News Comment 11/23

The biggest death this weekend (and mind you there seemed to be a lot including AC/DC guitarist Malcolm Young and former Partridge David Cassidy) was Charles Manson. Many news cites decided to cover this news. The first place I saw it was on the TMZ Facebook page Sunday night where the headline was “Charles Manson has died. We will refrain from RIP.”  Since I don’t really consider TMZ as “reliable news” I waited until today (Monday) to check “real” news cites.

The NY Times has 24 stories about Manson in the last 24 hours in a number of their “genres” of stories. I have decided to focus on the Arts section story about how he was an “Unhinged Pop Culture Figure.” I think this is a perfect framing of Manson. He has been a big figure in pop culture for my entire life and the biggest thing I know about him is that he was crazy and he could manipulate people in to killing for him.

I found this story in particular interesting because instead of retelling the stories that most people are familiar with they decided to take a look at his impact on Pop Culture. I find this very appropriate and timely as the newest season of American Horror Story which just ended had a VERY strong Manson Family influence, going so far as to reference the family and the Tate murders directly. I also really enjoyed the inclusion of the videos to supplement the text.

This is news worthy because of the celebrity status of Charles Manson. He has been a figure that, as this story puts it, “loomed large over America.” I mean, I was born in 1996, 30 years after the Tate murders, and I still know the exact story of the murders as well as all about Manson and the Manson Family because they have had a lasting influence. I can’t even count how many movies/TV shows I have watched (yes I have kind of odd taste in movies and TV shows I choose to watch) that haven’t in some way referenced the Manson legacy.

What I thought could have been done better in this article is they could have used the same length of article and had more varied examples. They have some very good examples here such as the multitude of books, the tie in with the Beach Boys, and the addition of the Opera (which I will be looking up later) as a more our of left field entry but I think they could have expanded into film and TV choices especially since American Horror Story, which I mentioned earlier, just ended.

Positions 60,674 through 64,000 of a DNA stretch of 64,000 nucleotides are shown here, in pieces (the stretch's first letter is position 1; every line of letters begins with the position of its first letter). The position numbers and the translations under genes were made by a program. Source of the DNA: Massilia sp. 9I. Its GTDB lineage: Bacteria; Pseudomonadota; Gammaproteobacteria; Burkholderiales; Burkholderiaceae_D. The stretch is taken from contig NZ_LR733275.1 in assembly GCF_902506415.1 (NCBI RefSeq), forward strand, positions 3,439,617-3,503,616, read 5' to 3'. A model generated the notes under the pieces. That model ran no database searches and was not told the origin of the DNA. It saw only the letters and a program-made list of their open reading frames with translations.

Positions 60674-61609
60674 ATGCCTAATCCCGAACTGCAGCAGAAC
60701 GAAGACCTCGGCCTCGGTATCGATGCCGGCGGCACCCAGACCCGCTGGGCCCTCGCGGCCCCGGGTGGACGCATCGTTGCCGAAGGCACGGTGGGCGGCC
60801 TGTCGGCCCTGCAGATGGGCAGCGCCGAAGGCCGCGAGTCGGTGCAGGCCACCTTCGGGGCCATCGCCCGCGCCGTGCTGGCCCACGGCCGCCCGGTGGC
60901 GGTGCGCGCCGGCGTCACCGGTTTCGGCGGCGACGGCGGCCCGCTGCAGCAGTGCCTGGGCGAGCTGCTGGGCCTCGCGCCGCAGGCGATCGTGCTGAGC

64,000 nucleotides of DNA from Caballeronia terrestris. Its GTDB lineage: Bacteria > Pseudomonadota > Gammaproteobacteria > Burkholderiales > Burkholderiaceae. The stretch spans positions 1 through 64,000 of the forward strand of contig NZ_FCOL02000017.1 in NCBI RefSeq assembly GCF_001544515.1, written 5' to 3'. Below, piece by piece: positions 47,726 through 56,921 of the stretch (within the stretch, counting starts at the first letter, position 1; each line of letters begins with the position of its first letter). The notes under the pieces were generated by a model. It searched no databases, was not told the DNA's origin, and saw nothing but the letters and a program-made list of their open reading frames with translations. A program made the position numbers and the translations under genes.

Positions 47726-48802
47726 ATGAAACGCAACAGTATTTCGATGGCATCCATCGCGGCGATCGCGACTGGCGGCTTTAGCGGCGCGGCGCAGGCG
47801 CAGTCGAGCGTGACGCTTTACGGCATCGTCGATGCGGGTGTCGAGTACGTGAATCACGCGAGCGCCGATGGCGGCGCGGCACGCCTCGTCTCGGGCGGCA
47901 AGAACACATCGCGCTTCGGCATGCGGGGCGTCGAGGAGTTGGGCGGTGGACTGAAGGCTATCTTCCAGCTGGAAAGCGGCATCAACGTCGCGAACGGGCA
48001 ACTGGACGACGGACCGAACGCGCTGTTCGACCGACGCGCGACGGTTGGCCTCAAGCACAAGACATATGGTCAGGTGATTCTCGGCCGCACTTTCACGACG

https://www.nytimes.com/2017/11/20/arts/charles-manson-pop-culture.html?rref=collection%2Fsectioncollection%2Farts&action=click&contentCollection=arts&region=stream&module=stream_unit&version=latest&contentPlacement=7&pgtype=sectionfront&_r=0

News Comment (11/16)

This week I decided to do a news comment about the feature I found on a celebrity since we talked about it in class. This feature talks about Patti LuPone (shocker I know). It focuses on her current run in War Paint, her rise to fame, and her “famous” feud with Andrew Lloyd Weber.

This story frames her as having a “painful” life. It talks about all her onstage injuries, her career slump after Evita, how she couldn’t be type cast but also played a lot of *gasp* “secondary characters.” It was a very odd angle to take with her career. She is legendary for what she does and this kind of makes her sound whiney.

It also definitely takes the “she is just like the rest of us” angle as well. It talks early on about how she attended the interview in pajamas, how she doesn’t wear a lot of makeup, and how she is “vanity-free.” She didn’t want to play herself on TV because she is just a working actor. She has a kid and a husband and isn’t that so relatable, guys!

Overall I think the frame of this is a little confused. Maybe the writer was trying to take a chance and be creative with the framing to dispute the “diva bitch” image but to me it just made LuPone sound whiney.

https://www.washingtonpost.com/entertainment/theater_dance/patti-lupone-on-her-painful-rise-to-broadway-stardom-i-was-my-biggest-enemy/2017/04/06/413c7c5a-13c3-11e7-ada0-1489b735b3a3_story.html?utm_term=.0b34afd211b0

“Watch for Gesture”